And, then…nothing for five days.

I hit a dry spell, I suppose.

It wasn’t that I suddenly lost interest in writing. No…that wouldn’t be accurate to say.  And, it wasn’t because I didn’t have anything to say.

I just hit a dry spell.

Life took an unusual turn and I had an unexpected response to that turn. I was thrown off schedule and off kilter. Everything seemed out of sync.

My dry spell began seven days ago, when rain loomed large in our forecast.  The ground was dry and the gardens thirsty – ample rain was on the way…enough to saturate the ground deeply…thoroughly…satisfyingly.

I prepared for it and for the possibility of hail and wind (also forecast).  I picked the garden clean, thinking it would be a couple of days before the ground firmed and dried enough to venture into it.

I hoped for rain…prayed for it…prepared for its arrival.  I needed the rain as much as the ground did.

But, rain did not fall.  An hour south of us is where it fell for two days.  I looked lustily at the radar, desiring it to move farther north.

It didn’t.

While I was grateful that they received rain, I was disappointed we (meaning I) didn’t and set out to water the gardens and hope for rain each time a cloud obscured the sun.

Six days ago, as rain promised us fell to our south, Hubby headed out in the wee hours and slipped Southeast along the interstate.  Two days of meetings determined his direction. And, after meetings ended, he would slip East to spend a couple of days with his mom.

After less than 3 hours of sleep, (to bed after midnight and up again at 3) my body craved more and I slipped back to bed and slept off and on until nearly 9 the morning of his departure.

Early mornings are my writing times and with early morning gone and morning at the mid point, there was no time to think of anything other than heading to work.  And, beyond work, my day’s normal schedule stretched before me.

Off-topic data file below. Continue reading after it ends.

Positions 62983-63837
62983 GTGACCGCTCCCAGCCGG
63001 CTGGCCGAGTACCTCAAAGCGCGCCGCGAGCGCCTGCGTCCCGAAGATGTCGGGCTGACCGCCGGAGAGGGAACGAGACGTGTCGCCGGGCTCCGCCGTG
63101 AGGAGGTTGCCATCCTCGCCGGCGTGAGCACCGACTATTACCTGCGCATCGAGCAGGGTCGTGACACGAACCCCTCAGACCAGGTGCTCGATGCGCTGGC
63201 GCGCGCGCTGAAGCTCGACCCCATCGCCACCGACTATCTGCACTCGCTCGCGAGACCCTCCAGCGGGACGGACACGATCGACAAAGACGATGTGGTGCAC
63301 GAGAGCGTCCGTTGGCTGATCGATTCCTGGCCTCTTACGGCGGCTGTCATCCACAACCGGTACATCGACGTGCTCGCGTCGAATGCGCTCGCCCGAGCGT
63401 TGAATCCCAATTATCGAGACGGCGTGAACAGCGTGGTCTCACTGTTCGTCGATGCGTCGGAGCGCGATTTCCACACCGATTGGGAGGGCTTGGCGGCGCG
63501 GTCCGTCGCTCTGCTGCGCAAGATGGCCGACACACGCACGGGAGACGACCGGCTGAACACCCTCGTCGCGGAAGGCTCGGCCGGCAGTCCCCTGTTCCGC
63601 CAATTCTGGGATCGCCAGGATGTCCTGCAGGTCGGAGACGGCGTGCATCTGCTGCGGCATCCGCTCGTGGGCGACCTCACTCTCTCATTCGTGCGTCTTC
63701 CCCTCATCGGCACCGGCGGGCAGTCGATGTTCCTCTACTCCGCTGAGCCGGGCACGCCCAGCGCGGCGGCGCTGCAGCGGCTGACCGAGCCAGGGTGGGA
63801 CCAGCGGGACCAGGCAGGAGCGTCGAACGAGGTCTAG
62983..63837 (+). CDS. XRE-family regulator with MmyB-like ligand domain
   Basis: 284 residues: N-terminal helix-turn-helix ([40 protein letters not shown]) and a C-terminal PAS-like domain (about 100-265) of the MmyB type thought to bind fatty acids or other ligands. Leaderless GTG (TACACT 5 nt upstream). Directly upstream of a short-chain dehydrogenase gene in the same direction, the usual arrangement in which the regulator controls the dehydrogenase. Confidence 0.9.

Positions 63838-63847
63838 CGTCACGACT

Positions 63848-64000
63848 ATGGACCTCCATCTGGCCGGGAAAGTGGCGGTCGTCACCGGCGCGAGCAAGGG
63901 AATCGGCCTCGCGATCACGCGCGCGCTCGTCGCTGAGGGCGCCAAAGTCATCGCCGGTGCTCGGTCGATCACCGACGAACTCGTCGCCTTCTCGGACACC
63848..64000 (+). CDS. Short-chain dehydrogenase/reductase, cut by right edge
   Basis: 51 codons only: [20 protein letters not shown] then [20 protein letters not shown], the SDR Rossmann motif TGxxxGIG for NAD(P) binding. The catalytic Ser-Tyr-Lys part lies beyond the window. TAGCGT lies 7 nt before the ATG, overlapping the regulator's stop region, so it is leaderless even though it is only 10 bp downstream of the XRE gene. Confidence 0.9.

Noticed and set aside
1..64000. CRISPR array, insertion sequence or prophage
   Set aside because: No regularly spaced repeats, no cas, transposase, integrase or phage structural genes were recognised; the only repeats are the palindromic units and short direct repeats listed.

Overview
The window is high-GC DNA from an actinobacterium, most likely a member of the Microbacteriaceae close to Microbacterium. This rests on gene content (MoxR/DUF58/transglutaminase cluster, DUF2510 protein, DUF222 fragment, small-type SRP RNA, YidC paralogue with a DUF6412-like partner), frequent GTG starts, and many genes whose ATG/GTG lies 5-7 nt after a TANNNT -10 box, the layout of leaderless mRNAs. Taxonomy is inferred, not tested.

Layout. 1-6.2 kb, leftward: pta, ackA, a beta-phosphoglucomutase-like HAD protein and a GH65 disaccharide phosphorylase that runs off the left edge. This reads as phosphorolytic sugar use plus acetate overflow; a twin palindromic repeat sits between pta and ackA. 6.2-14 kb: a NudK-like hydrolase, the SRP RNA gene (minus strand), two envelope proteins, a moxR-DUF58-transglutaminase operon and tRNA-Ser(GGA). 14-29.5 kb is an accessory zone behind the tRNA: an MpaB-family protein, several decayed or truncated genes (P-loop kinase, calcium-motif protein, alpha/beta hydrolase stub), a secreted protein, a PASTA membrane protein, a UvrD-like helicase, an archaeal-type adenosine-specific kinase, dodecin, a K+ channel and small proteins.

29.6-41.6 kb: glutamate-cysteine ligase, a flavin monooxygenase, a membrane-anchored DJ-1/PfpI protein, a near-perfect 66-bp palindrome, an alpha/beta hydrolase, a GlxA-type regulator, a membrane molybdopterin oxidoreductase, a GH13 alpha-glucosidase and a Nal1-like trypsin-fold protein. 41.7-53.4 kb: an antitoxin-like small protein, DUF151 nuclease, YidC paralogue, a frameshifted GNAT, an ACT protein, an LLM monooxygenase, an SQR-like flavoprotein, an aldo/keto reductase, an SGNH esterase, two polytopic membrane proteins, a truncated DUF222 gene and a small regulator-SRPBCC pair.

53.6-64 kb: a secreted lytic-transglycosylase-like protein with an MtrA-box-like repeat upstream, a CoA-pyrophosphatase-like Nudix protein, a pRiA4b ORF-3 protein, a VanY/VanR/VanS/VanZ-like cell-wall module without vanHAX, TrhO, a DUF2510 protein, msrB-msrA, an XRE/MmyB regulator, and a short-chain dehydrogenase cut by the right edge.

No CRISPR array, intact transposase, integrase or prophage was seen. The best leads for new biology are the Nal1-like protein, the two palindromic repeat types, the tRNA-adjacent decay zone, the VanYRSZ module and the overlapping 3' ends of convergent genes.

With Hubby gone, my evenings were filled with gardening (and watering) and preserving foods gathered from the gardens.

And, early mornings were spent catching up on sleep I lost working late into each night.

The days grew hot and hotter, climbing to a wilting 95 degrees F.  Everything suffered from the lack of moisture.  Birdbaths filled at the end of one day were emptied by the end of the next.  The garden, in its prime, showed signs of shutting down production.  The peas, if given sufficient rainfall, could rebound and produce one more crop – but the rain didn’t fall when needed.  And, city water does little other than keep things alive.  It just can’t provide that trigger that induces new life like rain can.

It was frustrating and in some ways heartbreaking.  So much work had been poured into the gardens….

I felt as dry as the garden…as parched as the soil.

I’d hit a dry spot.  It seemed nothing I did helped and so for 5 days I moved into and through my odd schedule thirsting to write, but with thoughts too dry to utter a word here on Suzansays I did the only thing I could.

I waited for the dry spell to end.

And, when it didn’t end, I declared it ended.

This morning I woke early with intent – the first time in 6 days – said “goodbye” to Daughter as she headed to work, checked the forecast and radar, and slipped into Suzansays to break the dry spell and begin anew.

As I look out of the window before me, the sun casts morning shadows in the garden and a breeze stirs the tops of the okra.  The forecast is for rain…perhaps a lot of rain…maybe storms.  The radar is lit with colors this morning – all Northwest of us.